Tamil MP doubts LLRC implementation
Sri Lanka government has no intention to implement the recommendations of the presidential war panel, says a young Tamil government MP.
Journalist turned politician Sri Ranga told BBC Sandeshaya that the government should implement panel's all recommendations including a special investigation into alleged war crimes by certain elements of the military.
The panel concluded the military gave the "highest priority" to protecting civilians and said Tamil Tiger rebels had had "no respect for human life".
The Tigers, in contrast, used people as human shields, shot them, conscripted them and placed weapons in civilian centres, the LLRC report said.
"The commission was appointed by the president and it's chairman, CR de Silva, is a highly respected legal authority with a vast experience in the field," Sri Ranga, MP, told BBC Sinhala service.
"Such a commission will not make recommendations for the sake of it without a proper investigation," he added.
Mr Ranga who crossed over to the government having being elected as a candidate of the main opposition UNP, is highly critical of the activities of Minister Douglas Devananda and Deputy Minister Vinayagamurthy Muralitharan (Karuna).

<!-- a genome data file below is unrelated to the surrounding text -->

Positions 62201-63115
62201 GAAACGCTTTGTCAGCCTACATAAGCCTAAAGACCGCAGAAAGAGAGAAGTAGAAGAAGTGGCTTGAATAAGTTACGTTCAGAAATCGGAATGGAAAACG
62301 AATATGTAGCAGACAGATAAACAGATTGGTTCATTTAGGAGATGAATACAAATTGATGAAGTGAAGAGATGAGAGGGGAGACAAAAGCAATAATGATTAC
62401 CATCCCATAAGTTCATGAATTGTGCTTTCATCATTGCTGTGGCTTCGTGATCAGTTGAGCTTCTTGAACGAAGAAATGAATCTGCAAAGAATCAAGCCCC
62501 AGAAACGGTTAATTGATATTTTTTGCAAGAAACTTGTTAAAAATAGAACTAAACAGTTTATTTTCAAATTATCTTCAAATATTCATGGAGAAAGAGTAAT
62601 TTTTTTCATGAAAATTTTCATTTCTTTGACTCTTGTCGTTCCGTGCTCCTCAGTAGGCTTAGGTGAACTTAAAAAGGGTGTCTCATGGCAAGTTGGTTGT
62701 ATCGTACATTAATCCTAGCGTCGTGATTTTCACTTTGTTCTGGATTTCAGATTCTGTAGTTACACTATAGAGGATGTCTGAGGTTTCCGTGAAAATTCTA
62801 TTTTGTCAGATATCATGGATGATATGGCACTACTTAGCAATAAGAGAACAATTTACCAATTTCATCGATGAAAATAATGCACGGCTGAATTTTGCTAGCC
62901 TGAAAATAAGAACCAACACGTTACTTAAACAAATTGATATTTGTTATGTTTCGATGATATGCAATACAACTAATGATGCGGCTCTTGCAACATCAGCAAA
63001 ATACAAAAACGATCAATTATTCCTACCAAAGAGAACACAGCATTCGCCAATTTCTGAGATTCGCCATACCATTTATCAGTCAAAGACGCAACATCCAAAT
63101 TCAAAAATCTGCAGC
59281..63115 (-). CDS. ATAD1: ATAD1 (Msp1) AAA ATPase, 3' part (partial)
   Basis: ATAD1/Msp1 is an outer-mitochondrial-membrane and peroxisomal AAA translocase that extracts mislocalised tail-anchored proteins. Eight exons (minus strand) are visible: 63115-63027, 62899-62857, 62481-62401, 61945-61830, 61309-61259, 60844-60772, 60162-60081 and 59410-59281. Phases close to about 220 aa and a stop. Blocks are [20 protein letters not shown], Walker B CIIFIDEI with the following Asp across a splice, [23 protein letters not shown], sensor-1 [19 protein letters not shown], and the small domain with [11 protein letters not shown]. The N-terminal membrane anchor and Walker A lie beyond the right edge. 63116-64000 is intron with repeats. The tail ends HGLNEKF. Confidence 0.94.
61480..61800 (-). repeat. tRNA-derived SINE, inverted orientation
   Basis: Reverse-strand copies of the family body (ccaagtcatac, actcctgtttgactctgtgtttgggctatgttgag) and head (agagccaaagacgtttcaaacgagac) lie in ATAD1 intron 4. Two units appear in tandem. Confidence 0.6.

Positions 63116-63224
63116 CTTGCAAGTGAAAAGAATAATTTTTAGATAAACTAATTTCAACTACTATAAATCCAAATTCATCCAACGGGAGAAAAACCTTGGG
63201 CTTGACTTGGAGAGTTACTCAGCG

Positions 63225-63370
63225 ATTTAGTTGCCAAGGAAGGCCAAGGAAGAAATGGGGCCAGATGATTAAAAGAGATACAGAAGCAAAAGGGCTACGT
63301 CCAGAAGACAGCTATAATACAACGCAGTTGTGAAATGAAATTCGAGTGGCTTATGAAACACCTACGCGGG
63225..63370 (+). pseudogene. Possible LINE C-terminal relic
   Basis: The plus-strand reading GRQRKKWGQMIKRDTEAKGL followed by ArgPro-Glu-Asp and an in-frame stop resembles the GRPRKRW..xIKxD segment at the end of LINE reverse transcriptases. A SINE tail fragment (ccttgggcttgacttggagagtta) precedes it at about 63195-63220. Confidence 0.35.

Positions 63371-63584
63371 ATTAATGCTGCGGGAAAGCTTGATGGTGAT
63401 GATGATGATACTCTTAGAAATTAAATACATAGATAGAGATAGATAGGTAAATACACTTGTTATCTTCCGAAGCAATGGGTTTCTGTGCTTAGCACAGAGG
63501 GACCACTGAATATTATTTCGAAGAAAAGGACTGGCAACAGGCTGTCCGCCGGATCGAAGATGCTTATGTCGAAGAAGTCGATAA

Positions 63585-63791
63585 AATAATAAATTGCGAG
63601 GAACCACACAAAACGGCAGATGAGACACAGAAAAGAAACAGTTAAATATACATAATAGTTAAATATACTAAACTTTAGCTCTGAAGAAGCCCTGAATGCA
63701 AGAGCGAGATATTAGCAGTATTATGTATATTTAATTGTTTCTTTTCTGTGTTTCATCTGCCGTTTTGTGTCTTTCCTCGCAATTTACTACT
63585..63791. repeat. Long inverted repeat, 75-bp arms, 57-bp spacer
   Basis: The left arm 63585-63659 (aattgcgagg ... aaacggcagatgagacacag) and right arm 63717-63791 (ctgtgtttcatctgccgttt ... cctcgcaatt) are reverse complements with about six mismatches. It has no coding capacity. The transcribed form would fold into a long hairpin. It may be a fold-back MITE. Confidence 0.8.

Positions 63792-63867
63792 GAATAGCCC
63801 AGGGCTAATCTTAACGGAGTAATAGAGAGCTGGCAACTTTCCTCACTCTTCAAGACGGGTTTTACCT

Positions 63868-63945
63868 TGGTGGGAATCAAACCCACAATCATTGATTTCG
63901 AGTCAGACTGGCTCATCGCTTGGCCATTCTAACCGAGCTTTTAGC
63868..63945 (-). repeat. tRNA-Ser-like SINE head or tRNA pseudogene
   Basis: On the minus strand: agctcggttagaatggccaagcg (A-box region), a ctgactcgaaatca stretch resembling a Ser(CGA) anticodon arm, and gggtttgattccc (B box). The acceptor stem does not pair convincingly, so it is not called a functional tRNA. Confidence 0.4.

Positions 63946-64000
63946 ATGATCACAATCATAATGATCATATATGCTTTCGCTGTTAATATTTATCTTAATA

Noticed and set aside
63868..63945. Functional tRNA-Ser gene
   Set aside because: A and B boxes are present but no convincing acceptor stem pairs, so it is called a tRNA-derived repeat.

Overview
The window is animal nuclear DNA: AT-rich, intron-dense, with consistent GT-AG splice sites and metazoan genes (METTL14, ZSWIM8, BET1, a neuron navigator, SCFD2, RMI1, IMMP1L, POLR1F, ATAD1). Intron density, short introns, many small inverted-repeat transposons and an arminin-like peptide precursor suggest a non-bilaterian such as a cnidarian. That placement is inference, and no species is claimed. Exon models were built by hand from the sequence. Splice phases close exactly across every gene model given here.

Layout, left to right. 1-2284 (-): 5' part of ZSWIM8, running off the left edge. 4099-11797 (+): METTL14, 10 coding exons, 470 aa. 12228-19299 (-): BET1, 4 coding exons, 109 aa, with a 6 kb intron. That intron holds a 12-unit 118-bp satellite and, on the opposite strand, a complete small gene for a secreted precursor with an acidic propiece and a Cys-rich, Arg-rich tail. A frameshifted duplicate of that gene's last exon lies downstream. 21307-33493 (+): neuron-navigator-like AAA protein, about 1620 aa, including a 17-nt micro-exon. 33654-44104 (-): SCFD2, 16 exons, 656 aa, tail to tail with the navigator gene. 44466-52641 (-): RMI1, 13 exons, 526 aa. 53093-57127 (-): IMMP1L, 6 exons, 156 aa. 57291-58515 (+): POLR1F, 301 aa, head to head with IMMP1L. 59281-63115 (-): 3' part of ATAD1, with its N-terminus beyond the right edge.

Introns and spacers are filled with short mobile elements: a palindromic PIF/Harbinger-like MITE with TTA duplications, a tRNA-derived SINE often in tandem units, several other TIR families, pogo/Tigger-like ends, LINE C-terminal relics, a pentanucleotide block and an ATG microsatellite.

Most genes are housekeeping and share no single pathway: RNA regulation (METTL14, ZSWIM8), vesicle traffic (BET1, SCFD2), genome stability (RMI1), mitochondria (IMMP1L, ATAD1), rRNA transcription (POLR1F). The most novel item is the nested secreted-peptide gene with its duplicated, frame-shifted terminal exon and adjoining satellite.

The report also accused the government of failing to disarm illegal armed groups, most of which are pro-government. It said a Tamil party within the government was still recruiting children to a militia.
It accused the EPDP led by Minister Devananda of abductions and disappearances in Jaffna and also recommended a special investigation into the incident in which hundreds of policemen were killed in Batticaloa by the Tamil Tiger while Karuna was the regional LTTE commander.
Minister Devananda has threatened to take legal actions against the LLRC.
"Neither the cabinet of ministers nor the government did object when Minister Devananda threatened LLRC with legal action," said Mr Ranga.
"We can't deny the fact those abductions in Jaffna or killing of 600 policemen while in LTTE custody. These events have even reported internationally and documented even within UN reports."
Meanwhile, the government said it will not submit the panel report for consideration at the forthcoming Geneva session of the UN Human Rights Council.
The report addresses issues including political disappearances and the collapse of the rule of law in much of the country, but it has been criticised internationally for largely backing the government's account of the end of the war.
"Considering the response by certain ministers and the plight of previously signed agreements including Bandaranayaka-Chalvanayagam Pact and Indo-Sri Lanka Accord, I doubt these recommendations will ever be implemented," added Sri Ranga, MP.
Courtesy: BBC Sinhala